Marlies Hoevers searches for the innate beauty hidden within ordinary materials such as concrete and cardboard. She reveals their special, multi-faceted qualities by transforming the unusual materials into things of beauty and passion. The Netherlands born artist studied design at the Royal Academy of Art and developed a fascination with construction materials while working as an interior architect at a leading firm. Outwardly her concrete sculptures are visually stunning. Geometric shapes combined with subtle, earthy colors creates a gorgeous, minimal design. However, the true magic of the work extends beyond simply aesthetics, her ability to impart emotion and story through abstract composition is striking. She uses the inconsistencies and blemishes in raw materials to express stories of hope, love and fear. By blending delicate textiles such as thread and sawdust with cement and concrete she reveals an unexpected fragility from rugged materials that are typically used to support monolithic buildings and structures.
You find stunning beauty and emotion in unexpected materials, why do you think you are compelled to reveal hidden beauty living within the ordinary?
It is part of my life’s philosophy: I’ve realized I don’t need a lot of things to make my life beautiful and I try to treasure the simple moments in life as much as possible. In my art I try to capture the hidden beauty of ordinary materials, such as concrete, cement, cardboard and saw-dust: Materials that usually just have a practical application and I want to show that these everyday materials can become the subject of a captivating composition. I truly enjoy looking at small cracks or subtle discolorations of the concrete in my works, because these imperfections give away so much of the character of the material. In my art, I like to surprise people by unveiling the hidden beauty of ordinary materials, just like in life true beauty hides in ordinary things.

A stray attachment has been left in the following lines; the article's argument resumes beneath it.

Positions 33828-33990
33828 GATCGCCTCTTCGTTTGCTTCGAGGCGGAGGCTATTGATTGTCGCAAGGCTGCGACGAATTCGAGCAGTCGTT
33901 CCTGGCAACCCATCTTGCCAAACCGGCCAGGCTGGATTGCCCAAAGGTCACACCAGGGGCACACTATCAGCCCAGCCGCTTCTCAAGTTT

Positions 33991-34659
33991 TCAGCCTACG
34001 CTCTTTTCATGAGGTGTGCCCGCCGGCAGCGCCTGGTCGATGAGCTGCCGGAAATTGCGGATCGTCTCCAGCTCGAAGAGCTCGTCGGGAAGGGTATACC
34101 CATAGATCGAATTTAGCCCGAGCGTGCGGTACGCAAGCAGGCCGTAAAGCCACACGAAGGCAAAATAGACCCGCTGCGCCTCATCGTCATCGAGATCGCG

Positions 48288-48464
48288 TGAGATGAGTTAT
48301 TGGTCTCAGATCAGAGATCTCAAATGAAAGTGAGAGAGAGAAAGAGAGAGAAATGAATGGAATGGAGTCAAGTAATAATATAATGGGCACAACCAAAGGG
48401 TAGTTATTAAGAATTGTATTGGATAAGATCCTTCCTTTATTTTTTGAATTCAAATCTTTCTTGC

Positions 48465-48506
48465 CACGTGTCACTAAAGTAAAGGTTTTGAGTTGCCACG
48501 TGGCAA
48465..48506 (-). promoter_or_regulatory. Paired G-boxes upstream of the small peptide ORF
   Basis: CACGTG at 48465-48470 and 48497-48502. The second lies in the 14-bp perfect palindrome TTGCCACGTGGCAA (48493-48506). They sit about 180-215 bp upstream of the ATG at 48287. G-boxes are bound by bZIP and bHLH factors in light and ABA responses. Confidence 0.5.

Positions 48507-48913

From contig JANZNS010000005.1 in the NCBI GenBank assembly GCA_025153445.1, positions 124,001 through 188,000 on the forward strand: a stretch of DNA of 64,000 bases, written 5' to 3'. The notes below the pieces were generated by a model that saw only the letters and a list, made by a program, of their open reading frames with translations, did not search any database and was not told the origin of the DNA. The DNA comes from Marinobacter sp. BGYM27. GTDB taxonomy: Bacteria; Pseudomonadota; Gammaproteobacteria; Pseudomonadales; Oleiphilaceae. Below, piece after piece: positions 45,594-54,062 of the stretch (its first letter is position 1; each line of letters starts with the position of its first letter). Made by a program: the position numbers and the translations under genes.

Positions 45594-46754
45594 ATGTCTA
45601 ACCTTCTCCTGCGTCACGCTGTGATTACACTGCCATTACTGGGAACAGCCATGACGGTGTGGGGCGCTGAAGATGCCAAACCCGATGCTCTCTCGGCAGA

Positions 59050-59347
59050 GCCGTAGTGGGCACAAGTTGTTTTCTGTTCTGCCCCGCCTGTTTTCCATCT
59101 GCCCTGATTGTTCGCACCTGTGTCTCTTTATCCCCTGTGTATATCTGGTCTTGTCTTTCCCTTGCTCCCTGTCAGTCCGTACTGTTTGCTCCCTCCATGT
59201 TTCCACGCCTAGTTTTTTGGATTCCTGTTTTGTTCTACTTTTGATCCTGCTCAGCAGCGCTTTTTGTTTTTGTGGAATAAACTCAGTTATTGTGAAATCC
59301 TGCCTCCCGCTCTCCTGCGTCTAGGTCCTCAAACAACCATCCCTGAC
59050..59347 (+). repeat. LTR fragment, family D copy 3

When gathering new materials and beginning new projects do you find that you actively seek inspiration or wait until it finds you? How do you remedy creative blocks?
My head is always spinning and it’s usually just a matter of time until new ideas find me. Inspired by these new ideas, I start experimenting with different compositions, materials and techniques and this process can actually take weeks or months. I never end up completely satisfying my original ideas, but the series of works that I generate during this process are almost like a chronological series of steps towards making that one piece I had in mind. It’s usually only after this whole process that I can look back on the works I created and start seeing them as a series of art pieces that are telling a story of ‘creation’ mixed with the emotions I had while making them.
Creative block happened to me a few times, during periods in my life where I could not devote enough time to my art. It can be quite hard to deal with the frustration that comes with creative blocks, and to find ways to overcome them. My remedy for creative blocks is easy; Lock myself up in my studio and take some serious time to look at the works I made before and the big variety of unused materials that my studio is filled with. This will motivate me to get started on creating new work and even if the first few works are not satisfying and I have to throw them out, this process is essential to get me out of my comfort zone and put me back on track. Once I start on a new series of works, it’s actually really hard to stop because I am never fully satisfied.